Floor.n.1. that part of a room, hallway, or the like, that forms its lower enclosing surface and upon which one walks 2. a continuous supporting structure extending horizontally throughout a building, having a number of rooms, apartments, or the like, and constituting one level or stage in the structure; story 3. a level, supporting surface in any structure 4. one of two or more layers of material composing a floor 5.a platform or prepared level area for a particular use -v. 1.to cover or furnish with a floor 2. to bring down to the floor or ground; knock down 3.to overwhelm; defeat 4.to confound or puzzle; nonplus 5. to push a foot-operated accelerator all the way down to the floor of the vehicle, for maximum speed or power
The story was that she had moved to New York during the winter holidays. People move all of the time, with or without reason. Usually the pretenses were ignored by the masses, usually having to do with lack of interest more than anything. If more people understood the underlying reasons of Anna Marie's sudden enrollment, suspicions and rumors would fly around like mosquitoes on a summer day.
The girl herself wasn't exactly what one would call normal: she had two stark white streaks growing from the crown of her skull whilst the rest of her hair was a dark auburn tinged brown; her personality wasn't shy, so to speak, but she did appear to be afraid of human contact on a physical level; and she tended to be flighty or uninterested when normalcy would dictate differently. She also didn't have anyone to claim as family. Her motherly figure had given up on Anna Marie's particular problems and shunted her off to the home in which she now stayed. The building itself was spectacular, but the people it housed were just as confounding as their newest resident.
"Come, child, you're just in time for the New Years celebrations," the headmaster of the secondary school invited her warmly. Anna Marie, more often referred to as Rogue, had finally situated herself in a bedroom to call her own during her long stay. It took her a couple days to adjust to the thought that she'd be living with people her age, as well as a place where she could be as alone as she wanted, and it left her completely dizzy. Things in her life were taking a very sharp turn and she felt as if she were losing control.
"Ah dunno if Ah'm ready ta do any celebrations right now, professor," Rogue replied. "Ah'm still adjustin' ta all this an' all-"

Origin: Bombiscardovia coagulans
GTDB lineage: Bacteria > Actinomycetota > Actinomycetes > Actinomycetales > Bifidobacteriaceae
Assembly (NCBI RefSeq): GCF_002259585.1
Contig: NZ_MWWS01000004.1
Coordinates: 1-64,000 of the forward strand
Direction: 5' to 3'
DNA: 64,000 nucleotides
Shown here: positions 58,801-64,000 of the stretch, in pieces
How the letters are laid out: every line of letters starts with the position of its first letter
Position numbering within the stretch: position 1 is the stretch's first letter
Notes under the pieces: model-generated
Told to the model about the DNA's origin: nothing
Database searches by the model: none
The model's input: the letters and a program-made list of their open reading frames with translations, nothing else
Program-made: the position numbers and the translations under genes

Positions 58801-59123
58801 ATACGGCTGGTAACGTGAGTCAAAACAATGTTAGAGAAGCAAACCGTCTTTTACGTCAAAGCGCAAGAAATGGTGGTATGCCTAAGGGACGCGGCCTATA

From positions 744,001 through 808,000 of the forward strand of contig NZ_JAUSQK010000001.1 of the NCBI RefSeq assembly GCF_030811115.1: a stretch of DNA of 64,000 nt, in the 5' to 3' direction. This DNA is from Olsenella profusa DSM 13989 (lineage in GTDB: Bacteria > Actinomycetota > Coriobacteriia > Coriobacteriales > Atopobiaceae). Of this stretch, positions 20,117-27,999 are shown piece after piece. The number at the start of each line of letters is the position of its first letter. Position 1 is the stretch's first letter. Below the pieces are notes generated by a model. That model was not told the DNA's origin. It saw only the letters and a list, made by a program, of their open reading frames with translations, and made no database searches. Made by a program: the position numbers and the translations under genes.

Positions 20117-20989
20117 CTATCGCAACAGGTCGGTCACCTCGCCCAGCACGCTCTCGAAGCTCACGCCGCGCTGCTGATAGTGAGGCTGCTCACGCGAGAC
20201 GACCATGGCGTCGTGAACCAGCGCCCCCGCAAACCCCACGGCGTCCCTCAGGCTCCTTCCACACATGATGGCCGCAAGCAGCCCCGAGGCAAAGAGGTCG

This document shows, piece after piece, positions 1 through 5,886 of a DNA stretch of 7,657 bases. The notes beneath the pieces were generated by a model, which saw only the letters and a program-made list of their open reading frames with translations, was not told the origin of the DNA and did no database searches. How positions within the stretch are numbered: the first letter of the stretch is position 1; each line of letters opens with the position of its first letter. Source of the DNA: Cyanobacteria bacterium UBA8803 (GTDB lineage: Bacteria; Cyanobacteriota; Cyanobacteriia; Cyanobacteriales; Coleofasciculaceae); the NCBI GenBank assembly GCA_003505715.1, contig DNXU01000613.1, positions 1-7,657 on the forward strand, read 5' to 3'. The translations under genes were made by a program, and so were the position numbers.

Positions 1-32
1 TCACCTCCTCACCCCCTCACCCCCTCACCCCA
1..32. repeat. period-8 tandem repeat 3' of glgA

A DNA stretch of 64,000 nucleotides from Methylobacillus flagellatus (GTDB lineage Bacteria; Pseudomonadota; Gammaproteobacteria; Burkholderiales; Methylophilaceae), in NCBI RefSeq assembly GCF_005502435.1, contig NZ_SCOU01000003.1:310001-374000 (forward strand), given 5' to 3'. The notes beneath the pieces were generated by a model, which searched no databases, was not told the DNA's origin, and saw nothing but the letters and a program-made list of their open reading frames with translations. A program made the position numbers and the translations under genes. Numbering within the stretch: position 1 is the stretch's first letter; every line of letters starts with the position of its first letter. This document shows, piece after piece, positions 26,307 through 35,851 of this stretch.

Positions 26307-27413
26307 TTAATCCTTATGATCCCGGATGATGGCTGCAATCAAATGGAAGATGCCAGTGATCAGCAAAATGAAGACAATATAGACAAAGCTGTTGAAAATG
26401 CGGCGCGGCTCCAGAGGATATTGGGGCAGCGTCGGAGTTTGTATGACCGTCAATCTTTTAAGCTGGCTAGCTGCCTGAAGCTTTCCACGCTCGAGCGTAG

"Nonsense!" a rather burly boy exclaimed. He padded up to Rogue, grabbing her gently around the shoulders. Rogue instinctually cringed away, but her efforts weren't a match for the boisterous boy's advances. "The best way to adjust is to emerse yourself, and what better way of doing so than partaking in a New Year's party?"
Rogue frowned to herself. "Slowly."
"We have a minute until New Years!" a new voice cried excitedly. His brown eyes were glued to the television screen as he bounced in place. Others were crowded around him to get a good view of the ball dropping in New York's Time Square. Rogue knew that a lot of children resided in this house, but it appeared to be a genuine party inside of that room.
The forthcoming boy removed the pressure from Rogue's shoulders once they were inside the room. He must have expected her to follow, because when she stopped short in her tracks, he turned right back around to look at her. "We won't hurt you," he stated blatantly.
"Ah ... Ah know. Ah'm afraid Ah'm gonna hurt you. Ah'm just not ready for this. Ah'm sorry!"
Her excuse was made, her newcomer's panic was in place. Rogue turned straight around and darted for the door. She whisked past the professor in the wheelchair, down the hallway, and through her door. She was safe inside her room. She couldn't touch anyone inside her room.
She hadn't even calmed herself down when a loud cheer broke through the wooden barrier of her walls. A quick glance to the clock confirmed it: it was officially a new year. Why couldn't she be as excited as everyone else? Tiptoeing up to the side of her bed, she sat beside it on the floor, craning her neck to stare at the clock as the last zero flicked into a one. It wasn't that she didn't want to socialize, but she didn't want her special powers getting in the way ...
A knock sounded on her door. Looking up from the clock, Rogue figured that it would be the same boy from before standing on the other side. "Go away!" she shouted despite her growing loneliness. "Ah already told you, ah-"
"I ain't Hank," the other called back, breaking into her speech.
The knob turned and another, much scrawnier boy stepped inside. His hair was nearly the same color as Rogue's, she observed, but because of the main light source coming from behind, she couldn't make out the features of his face. "I said, I ain't Hank. I'm Remy." He stuck out a hand for her to take, though Rogue just stared at it.
"Ah'm Rogue," she replied quietly. A few days before, no one wanted to talk to her. Now, everyone appeared to be inviting her to something or another all at once. It appeared as if her plans wouldn't work.